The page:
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Robert Gaurnier
Poet

 


Beneath many stars
diners feast on sweet music
in Armory Square

This was one of those poems that didn’t need re-writing. It just fell into place.

It was the summer of 2005, and my wife, Phyllis, and I were at Jazz Fest, downtown. It was a beautiful, starry night, and we were over by Walton Street, by the Museum of Science and Technology. They had a big band playing jazz, and there were a lot of outdoor tables set up, and people were eating, and waiters and waitresses were almost skating back and forth with the food.

Phyllis and I had grabbed a sandwich earlier, but it was inside, not outside, and it was just a little something, not a meal. This was later, after most people had had the main meal, and they were into dessert mode. And I thought, I don’t need any dessert, because the music is so sweet.

A bronzed Columbus
in front of the Cathedral
found by stray pigeons

I enjoy sitting at Columbus Circle, especially in the summer. It’s a great place to observe life. One day I looked at Columbus and thought he sailed a long way to find this land only to be now found by pigeons. I don’t believe he “discovered” this land, but he was an explorer, and now pigeons were “exploring” him. There he was, standing tall and proud, being semi-abused by a city bird, which is quite common.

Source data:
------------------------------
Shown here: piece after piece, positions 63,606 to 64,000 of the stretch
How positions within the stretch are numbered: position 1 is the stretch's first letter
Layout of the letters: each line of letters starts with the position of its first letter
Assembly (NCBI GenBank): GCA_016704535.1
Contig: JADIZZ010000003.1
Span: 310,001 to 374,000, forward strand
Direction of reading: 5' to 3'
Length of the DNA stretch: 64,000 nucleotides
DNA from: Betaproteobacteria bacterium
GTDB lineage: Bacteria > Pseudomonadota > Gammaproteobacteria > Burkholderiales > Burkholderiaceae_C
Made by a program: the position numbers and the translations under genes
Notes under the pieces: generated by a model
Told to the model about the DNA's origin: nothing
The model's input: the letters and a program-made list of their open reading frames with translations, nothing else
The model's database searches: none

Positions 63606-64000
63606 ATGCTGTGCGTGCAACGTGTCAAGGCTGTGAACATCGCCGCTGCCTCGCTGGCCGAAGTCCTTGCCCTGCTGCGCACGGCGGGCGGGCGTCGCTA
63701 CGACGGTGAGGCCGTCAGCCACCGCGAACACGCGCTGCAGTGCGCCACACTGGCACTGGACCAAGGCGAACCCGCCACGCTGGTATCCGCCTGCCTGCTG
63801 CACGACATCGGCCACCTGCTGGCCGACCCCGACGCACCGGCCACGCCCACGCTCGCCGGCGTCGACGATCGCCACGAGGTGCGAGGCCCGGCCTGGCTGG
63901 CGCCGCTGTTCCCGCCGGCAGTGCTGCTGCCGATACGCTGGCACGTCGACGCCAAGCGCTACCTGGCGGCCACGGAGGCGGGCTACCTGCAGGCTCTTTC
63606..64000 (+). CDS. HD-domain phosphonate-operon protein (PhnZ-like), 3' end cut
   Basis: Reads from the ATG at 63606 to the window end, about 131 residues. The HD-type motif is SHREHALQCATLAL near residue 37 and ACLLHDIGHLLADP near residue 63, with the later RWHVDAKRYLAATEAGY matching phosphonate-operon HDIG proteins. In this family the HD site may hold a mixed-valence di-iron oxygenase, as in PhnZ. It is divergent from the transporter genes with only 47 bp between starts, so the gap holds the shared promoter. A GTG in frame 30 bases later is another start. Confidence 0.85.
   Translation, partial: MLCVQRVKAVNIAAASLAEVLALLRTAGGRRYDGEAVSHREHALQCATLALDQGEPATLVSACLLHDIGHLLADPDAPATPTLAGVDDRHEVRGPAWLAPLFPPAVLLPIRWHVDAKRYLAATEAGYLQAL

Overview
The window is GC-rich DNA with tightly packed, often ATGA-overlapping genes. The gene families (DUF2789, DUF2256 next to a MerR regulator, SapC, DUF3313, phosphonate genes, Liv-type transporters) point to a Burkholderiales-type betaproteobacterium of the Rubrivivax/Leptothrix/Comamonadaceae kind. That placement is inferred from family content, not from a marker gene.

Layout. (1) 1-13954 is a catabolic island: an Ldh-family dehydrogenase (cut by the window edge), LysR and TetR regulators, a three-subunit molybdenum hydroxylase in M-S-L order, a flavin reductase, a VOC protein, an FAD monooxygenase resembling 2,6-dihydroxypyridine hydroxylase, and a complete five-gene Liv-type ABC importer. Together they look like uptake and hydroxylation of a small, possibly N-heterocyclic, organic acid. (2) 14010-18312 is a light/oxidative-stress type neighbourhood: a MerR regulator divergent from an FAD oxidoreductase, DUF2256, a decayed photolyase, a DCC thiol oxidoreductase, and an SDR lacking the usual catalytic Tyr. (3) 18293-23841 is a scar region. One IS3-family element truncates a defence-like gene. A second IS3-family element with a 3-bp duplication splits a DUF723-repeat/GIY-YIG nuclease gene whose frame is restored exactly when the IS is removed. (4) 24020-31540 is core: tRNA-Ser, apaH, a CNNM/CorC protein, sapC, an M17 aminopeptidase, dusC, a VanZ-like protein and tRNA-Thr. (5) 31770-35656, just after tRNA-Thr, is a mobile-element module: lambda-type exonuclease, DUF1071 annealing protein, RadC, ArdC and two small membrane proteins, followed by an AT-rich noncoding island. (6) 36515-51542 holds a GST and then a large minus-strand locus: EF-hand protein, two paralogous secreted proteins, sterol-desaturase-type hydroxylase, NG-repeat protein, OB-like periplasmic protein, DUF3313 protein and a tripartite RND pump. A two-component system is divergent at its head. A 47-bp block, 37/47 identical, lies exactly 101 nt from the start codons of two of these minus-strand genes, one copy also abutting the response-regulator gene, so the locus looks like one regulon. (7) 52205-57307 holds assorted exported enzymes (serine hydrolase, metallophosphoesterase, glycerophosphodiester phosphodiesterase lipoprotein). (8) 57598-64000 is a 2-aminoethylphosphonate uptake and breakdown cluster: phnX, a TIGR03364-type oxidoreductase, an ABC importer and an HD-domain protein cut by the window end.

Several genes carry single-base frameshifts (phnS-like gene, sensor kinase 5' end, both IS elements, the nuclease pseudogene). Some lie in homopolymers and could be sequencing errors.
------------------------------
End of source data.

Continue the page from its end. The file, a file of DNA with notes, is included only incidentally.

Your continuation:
It really is a fairly simple observation on life and nature, and that’s the way I think most haiku and senryu should be. Keep it very simple and let the readers find their own depth.

above long shadows
brushing Columbus Circle
a church window shines

Western poetry, to me, can be fabricated but haiku needs to stem from an experience. My haiku are dated, thus the poems become very much like a diary.

This poem was written in early summer at Columbus Circle while I was sitting after a walk. I was struck by the difference between the cathedral’s high lit window and the moving shadows made by car headlights. The image conveyed to me the stability of the window versus the motion of the shadows, as well as high versus low and light versus dark. For me, it was a unique moment in time and another addition to my “diary."

around Clinton Square
flakes of falling snow dissolve
on Christmas tree lights

I’ve been writing haiku for about eight years. It makes me more aware of the small things that surround me, giving me a greater sense of appreciation. Haiku allows one to focus on the present and not dwell on the past or future, making it a great stress reliever.

The Clinton Square poem first states a place and then what was going on—flakes of snow falling. The poem gives a sense of purpose by suggesting how quickly the holiday passes, like snowflakes falling. Before you know it the beauty of the holiday is gone and we are into January.

 

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